BEVERLY: Rationale and Design of a Randomized Open-Label Phase III Trial Comparing Bevacizumab Plus Erlotinib Versus Erlotinib Alone as First-Line Treatment of Patients WithEGFR-Mutated Advanced Nonsquamous Non–Small-Cell Lung Cancer

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About 20% of advanced non–small-cell lung cancer (NSCLC) cases harbor somatic mutations in the tyrosine kinase domain of the epidermal growth factor receptor (EGFR) gene. In these patients, the standard first-line treatments are the EGFR-tyrosine kinase inhibitors, such as gefitinib, erlotinib, or afatinib. Most of these patients develop resistance and relapse within about 1 year of initiation of an EGFR-tyrosine kinase inhibitor. Consequently, it is important to develop new combination strategies to delay this resistance. Preclinical data have showed that EGFR and vascular endothelial growth factor (VEGF) share a common downstream pathway, suggesting the important role of VEGF in the resistance to EGFR blockade. The combination of erlotinib and bevacizumab, an anti-VEGF agent, showed very interesting clinical results.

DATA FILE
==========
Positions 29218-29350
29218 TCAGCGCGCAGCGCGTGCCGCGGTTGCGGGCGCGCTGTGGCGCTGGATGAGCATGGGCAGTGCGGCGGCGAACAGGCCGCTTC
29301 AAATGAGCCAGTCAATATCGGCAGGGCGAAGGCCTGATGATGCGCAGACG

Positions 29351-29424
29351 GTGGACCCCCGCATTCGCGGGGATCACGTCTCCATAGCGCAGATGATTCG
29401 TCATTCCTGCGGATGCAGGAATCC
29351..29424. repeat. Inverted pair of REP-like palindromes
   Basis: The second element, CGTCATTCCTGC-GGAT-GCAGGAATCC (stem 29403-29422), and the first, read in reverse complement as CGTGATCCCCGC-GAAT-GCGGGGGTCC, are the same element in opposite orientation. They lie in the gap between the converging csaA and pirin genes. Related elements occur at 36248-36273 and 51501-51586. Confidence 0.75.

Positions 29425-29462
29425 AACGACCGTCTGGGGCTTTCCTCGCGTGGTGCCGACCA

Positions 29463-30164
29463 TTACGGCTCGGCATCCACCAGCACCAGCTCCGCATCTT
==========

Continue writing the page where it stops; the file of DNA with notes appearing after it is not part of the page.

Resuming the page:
Patients and Methods:

The bevacizumab plus erlotinib study (BEVERLY) is a randomized, open-label, phase III trial investigating first-line erlotinib plus bevacizumab versus erlotinib in patients with advanced NSCLC harboring activating EGFR mutations. The co-primary endpoints are investigator-assessed progression-free survival (PFS) and blinded, independent centrally reviewed PFS. The secondary endpoints include overall survival, quality of life, objective response rate, and safety. A total of 200 patients will be randomized 1:1 to receive oral erlotinib (150 mg daily) plus bevacizumab (15 mg/kg, intravenously, on day 1 of every 21-day cycle) or erlotinib alone, until objective disease progression or unacceptable toxicity or the patient's or physician's motivated decision to stop the treatment.


If the primary endpoint of PFS is met, the erlotinib plus bevacizumab combination will be confirmed as the best first-line treatment for patients with advanced NSCLC harboring activating EGFR mutations.

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